This is quite a longer version of my post on Facebook, in which I felt compelled to tell my loved ones of my current situation not only because it would offer a sense of relief but also because I need to debunk myths that I must live with drastically transformed features after the accident.
To be perfectly honest, I was at loss for words when I decided to post about having survived a vehicular accident on the dawn of December 31, and to inform my family and friends I’m the same emotional, slightly short, fully functioning person they have known.
Maybe this mix of overwhelming feelings and lack of articulation is brought by such an unexpected ending to 2015—a year I’ve typically described as “comfortable and happy yet quite nondescript”—in the form of being thrown from a speeding pickup truck at the bridge during our XUHS 2010 reunion.
As I mentioned on Twitter, I felt carrying a huge backlog when going online for the first time in 2016 mainly because too much screen time tricked me into thinking the world was spinning. (Without an earthquake. So it was all in my head, literally and figuratively!) After more than a week of admission in the hospital, I avoided the Internet on purpose because too much computer exposure strained my eyes and made standing and sitting upright more challenging.
The mild contusions and “minimal post-traumatic subarachnoid hemorrhage” do not only pause me from engaging in usual exercises (e.g. cycling, jumping using a rope) but also increase my dizziness after sudden head and neck movements. In other words, the second or middle membrane before my brain bled.
Since January 7, I’ve been recuperating at home and I had attended physical therapy sessions so I can completely regain my balance and limbs use. My left eyeball has had a hematoma and will return to normal in two to three weeks; my right clavicle has been fractured, too, that’s why immediately moving my right arm could be painful for a month.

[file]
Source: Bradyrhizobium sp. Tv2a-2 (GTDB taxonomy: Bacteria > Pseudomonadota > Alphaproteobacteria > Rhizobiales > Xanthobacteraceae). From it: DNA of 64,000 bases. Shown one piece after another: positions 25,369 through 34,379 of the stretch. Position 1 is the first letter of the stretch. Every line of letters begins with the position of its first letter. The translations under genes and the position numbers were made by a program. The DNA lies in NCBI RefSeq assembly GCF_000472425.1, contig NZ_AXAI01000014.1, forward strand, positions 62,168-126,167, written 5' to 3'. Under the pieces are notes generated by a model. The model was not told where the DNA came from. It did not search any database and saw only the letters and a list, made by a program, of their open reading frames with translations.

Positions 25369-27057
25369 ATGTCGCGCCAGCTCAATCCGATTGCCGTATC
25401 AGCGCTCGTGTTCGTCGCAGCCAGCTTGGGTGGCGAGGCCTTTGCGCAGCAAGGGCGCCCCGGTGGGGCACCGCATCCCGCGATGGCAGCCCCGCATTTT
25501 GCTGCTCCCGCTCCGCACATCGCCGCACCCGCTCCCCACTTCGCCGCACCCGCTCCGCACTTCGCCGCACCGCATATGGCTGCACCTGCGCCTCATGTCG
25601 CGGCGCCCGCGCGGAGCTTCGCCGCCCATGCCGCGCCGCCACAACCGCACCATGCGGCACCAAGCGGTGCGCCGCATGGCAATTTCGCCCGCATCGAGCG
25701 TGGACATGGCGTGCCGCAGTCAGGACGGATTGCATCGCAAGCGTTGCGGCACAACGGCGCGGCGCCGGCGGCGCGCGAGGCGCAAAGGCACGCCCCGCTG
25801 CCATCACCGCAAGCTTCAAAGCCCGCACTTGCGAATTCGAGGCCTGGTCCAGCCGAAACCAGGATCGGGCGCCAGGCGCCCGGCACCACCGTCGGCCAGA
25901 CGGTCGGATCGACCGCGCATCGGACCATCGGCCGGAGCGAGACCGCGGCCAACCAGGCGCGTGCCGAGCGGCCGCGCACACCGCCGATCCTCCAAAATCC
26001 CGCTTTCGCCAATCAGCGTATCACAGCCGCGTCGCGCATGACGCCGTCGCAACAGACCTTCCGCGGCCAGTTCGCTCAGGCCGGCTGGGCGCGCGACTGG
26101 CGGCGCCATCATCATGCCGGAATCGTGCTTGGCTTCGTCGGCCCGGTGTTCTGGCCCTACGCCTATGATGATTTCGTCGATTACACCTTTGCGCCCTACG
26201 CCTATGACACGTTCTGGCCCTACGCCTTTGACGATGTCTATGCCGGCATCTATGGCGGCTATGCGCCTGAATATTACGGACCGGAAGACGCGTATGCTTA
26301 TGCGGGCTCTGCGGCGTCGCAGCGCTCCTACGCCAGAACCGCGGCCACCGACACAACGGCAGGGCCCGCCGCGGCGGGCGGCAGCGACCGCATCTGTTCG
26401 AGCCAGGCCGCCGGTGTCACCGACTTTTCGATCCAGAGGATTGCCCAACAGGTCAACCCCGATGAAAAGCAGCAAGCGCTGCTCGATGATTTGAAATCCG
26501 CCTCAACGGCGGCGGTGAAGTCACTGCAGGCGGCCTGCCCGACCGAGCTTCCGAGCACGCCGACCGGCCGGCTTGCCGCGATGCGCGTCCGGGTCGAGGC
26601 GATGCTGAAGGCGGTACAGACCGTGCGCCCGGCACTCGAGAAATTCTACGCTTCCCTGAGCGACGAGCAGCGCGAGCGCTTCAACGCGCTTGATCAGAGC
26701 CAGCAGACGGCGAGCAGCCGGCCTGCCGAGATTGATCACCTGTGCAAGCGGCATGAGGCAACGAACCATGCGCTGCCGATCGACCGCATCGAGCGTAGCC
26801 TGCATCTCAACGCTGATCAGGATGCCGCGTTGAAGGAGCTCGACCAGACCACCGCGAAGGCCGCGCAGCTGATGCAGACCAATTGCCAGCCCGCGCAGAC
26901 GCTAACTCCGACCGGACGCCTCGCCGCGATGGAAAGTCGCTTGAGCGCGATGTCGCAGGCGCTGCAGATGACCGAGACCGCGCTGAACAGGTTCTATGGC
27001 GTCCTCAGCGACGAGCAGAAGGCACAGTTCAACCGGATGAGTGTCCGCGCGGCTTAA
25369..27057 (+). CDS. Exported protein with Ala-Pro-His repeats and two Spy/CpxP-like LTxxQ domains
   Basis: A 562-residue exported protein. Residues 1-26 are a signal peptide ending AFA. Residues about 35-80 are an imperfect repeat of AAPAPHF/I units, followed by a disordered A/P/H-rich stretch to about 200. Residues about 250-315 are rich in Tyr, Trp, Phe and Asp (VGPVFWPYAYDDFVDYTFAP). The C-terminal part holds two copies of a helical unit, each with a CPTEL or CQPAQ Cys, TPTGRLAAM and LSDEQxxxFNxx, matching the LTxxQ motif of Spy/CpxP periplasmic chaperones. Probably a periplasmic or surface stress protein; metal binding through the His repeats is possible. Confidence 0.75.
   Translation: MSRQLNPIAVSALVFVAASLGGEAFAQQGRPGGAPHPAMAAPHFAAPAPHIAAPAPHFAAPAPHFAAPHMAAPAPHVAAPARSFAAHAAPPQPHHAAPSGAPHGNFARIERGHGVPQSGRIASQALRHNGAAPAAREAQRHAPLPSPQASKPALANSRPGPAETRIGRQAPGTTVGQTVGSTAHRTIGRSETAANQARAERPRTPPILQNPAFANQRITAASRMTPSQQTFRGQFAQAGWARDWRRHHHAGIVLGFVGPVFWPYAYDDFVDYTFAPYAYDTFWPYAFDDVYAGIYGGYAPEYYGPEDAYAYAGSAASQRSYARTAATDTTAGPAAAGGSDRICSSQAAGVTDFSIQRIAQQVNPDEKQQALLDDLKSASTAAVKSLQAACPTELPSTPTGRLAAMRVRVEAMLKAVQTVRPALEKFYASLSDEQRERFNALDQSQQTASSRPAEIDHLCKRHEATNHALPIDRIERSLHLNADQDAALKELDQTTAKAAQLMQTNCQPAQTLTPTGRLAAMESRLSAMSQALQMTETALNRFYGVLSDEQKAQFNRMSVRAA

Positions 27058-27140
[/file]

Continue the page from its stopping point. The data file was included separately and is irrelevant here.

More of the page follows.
I’ve been seeing several doctors so over-analyzing won’t get the best of me and I can confirm mistakes and corrections in parts such as the skin, eyes, brain, and ears.
Although lying the entire day is tempting and matches a pitiful mood, I tried using my upper and lower extremities—those, along with my face, suffered confluent abrasions—every day through simple activities like walking and stretching so they won’t turn “frozen.” I’m glad the attending neurologist forced me to sit and stand at the hospital even if my mood turned sour toward anyone who interrupted my sleeping time; apparently, a long inactive time could make sitting and standing by myself a difficult task.
My recovery time is challenging yet I can’t imagine the amount of stress carried by my parents. (Frankly, I can’t say it was another kind of stress because I was unconscious 95% of the time at the hospital. My memory was hazy and I can’t vividly recall all the people who visited.) I’m unsure whether thinking of a worst-case scenario to their child is a late test to their experience in the hospital or a match to a parent’s job description. I’m certain, however, that my parents are expressive in thanking the heavens at random times and that asking them for out-of-town trips and typical social activities will be more challenging during this accident-is-still-fresh month. I don’t even know when the said incident will finally be a chapter of the past for them.
Best year yet
My first thought upon waking up conscious is far from magical but real, “OMG. This is my second life!”
While recovering, I learned the said accident could’ve had a wide range of consequences such as being brain-dead, quadriplegic, physically handicapped, subject to different surgeries; having wreaked teeth and slow-healing wounds. These possibilities could be the reason the doctors were quite surprised to see I’m almost back to and could describe myself as normal.
Ultimately, I’m grateful to people who have wished me well, visited me at the hospital, and connected with me online and in person. I usually took my everyday routine for granted yet after the accident, I can’t contain my gratitude that my physical, mental, and emotional aspects are functioning well; I expected my emotions to go turmoil and my memory to be affected.
My expectations in welcoming the new year were far from reality but I’m still thrilled for 2016 because it brings brimming possibilities. As my cheerleader self says, “It’ll make your autobiography more colorful!” and “You believe you can and you will.”
In relation to this year: One of my key questions in deciding to become a medical doctor is, “What would I do if I only have a decade to live?” This point for reflection couldn’t be more apt and thought-provoking as I first became conscious in the reality of spending the first part of the year at the hospital. This decision remains after being unresponsive and stupor for days.
This choice is full of uncertainty, excitement, and purpose, and, along with setting goals and a theme for the year, is a primary reason I look forward to 2016.
In hindsight, being alive and living top the list of reasons I’m thankful.